Meanwhile, Nintendo Koppai went on to become Nintendo, the world-renowned video game company behind the Game Boy, Nintendo DS, Nintendo Wii and many other popular console hardware and games software properties like Mario and The Legend of Zelda. They still produce hanafuda in low-print runs, but more to celebrate their company history than to provide gambling cards for enthusiasts.
Sports betting history in Japan
Since the Criminal Code’s establishment in 1907, betting on public sports – horse, bicycle racing, motorboat and motorcycle – is allowed (the latter two being added over the years). With around 20,000 gambling halls dotted around the country and a booming mobile betting market despite strict legislation, betting on sports in the island nation is a major pastime. J-League is also a very popular betting market, and despite government efforts, many Japanese citizens also use foreign online bookmakers to place bets due to the gray area it comes under with the current Japan laws.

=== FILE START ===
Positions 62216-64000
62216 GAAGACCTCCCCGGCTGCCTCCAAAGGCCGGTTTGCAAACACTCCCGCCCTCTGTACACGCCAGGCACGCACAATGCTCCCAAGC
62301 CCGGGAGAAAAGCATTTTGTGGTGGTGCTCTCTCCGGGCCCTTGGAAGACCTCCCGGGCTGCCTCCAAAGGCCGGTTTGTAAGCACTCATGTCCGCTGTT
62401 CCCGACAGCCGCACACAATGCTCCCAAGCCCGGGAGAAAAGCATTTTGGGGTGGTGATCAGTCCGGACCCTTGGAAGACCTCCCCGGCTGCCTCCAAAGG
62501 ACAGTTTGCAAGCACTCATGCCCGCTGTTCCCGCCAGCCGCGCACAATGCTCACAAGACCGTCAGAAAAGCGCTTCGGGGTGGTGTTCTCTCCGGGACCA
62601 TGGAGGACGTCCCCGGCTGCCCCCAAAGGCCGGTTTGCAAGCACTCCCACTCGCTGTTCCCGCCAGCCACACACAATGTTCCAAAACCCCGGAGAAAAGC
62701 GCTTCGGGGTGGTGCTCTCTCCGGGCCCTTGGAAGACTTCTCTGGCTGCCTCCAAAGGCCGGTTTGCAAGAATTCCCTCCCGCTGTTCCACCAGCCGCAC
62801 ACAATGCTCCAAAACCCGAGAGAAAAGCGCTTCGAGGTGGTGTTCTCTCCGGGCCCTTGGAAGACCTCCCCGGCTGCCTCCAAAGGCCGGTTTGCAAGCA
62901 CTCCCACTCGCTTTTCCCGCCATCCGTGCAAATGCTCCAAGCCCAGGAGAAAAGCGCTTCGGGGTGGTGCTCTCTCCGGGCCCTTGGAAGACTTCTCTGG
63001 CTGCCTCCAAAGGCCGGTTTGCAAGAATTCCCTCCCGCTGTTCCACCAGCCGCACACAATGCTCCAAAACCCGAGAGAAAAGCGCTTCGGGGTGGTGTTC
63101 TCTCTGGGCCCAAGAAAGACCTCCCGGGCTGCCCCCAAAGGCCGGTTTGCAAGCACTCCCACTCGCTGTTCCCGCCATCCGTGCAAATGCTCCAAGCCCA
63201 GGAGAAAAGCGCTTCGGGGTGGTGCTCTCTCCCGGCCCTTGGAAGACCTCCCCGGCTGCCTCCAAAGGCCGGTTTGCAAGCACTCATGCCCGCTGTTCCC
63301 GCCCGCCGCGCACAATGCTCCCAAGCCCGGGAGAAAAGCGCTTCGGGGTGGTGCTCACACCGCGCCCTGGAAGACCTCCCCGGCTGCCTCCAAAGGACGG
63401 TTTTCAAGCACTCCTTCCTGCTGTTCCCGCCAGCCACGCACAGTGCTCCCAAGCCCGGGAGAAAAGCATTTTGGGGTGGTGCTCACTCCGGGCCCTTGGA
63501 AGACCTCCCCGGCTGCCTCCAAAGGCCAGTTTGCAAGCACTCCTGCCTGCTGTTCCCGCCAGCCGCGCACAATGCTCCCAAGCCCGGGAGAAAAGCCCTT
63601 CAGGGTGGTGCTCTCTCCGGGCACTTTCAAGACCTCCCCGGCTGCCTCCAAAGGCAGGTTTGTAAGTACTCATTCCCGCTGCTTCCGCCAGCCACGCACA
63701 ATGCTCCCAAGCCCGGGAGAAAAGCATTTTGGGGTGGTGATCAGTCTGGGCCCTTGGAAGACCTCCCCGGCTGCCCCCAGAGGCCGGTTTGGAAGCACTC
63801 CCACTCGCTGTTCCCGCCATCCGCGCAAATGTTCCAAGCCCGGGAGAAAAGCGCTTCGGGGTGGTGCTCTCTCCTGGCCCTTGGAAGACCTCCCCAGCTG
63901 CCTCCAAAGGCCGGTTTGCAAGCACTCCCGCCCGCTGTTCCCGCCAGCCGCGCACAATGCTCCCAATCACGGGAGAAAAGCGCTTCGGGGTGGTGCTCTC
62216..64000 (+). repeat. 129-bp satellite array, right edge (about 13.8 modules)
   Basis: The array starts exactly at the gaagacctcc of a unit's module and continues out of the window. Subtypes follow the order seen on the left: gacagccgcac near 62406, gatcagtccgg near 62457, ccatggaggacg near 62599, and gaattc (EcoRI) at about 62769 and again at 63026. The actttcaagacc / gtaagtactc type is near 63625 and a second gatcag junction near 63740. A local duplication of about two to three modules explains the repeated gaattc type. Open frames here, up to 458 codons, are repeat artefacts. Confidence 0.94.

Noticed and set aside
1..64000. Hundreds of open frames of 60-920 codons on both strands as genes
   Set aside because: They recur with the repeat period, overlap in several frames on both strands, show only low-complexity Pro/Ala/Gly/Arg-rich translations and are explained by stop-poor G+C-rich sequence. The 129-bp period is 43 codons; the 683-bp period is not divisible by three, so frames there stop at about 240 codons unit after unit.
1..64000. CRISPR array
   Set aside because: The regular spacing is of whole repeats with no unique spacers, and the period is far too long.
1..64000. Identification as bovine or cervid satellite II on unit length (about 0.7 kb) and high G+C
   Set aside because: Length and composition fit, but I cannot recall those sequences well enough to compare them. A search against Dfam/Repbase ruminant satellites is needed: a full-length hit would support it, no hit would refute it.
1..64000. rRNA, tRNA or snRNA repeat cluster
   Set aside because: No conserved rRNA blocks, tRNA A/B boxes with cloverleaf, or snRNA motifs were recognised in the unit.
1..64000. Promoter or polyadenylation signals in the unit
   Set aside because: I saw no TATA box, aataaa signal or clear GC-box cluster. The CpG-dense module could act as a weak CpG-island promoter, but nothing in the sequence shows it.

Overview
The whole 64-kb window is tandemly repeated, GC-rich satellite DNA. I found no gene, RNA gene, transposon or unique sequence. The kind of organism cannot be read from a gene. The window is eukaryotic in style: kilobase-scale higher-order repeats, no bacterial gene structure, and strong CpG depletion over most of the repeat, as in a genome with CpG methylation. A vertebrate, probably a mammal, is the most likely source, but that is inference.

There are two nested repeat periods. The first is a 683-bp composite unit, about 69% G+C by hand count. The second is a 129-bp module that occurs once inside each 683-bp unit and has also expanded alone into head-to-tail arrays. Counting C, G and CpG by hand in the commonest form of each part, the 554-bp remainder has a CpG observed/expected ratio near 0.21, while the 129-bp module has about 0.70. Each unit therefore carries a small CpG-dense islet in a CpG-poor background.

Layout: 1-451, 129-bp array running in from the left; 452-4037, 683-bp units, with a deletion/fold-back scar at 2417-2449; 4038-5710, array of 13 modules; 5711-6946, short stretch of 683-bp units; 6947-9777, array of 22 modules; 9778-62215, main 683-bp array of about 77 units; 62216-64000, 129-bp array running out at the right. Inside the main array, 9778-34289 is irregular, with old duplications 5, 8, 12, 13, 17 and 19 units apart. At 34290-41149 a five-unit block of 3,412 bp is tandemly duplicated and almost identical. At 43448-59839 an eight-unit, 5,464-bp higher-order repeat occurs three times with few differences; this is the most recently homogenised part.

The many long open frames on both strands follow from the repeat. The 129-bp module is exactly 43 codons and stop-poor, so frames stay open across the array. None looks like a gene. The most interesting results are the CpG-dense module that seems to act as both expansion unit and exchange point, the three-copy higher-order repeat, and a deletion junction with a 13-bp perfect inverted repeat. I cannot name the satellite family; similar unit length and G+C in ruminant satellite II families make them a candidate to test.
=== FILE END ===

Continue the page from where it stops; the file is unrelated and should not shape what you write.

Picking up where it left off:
All four aforementioned betting markets come under the public sports banner, which are regulated by local government organisations and corporations, and which have special laws allowing wagering. Tickets are available to purchase by citizens at booths in the cities around the country, most notably Tokyo, Osaka and Yokohama.
The federal government and the Japan Racing Association run horse racing in Japan, while 24 local governments run non-JRA associated tracks throughout the nation, though the quality and times the races run in these locations mean most of the big crowds attend the JRA-run events. JRA’s management of the sport is strict, and as a result few foreign horses compete in the country.
Japanese lotteries history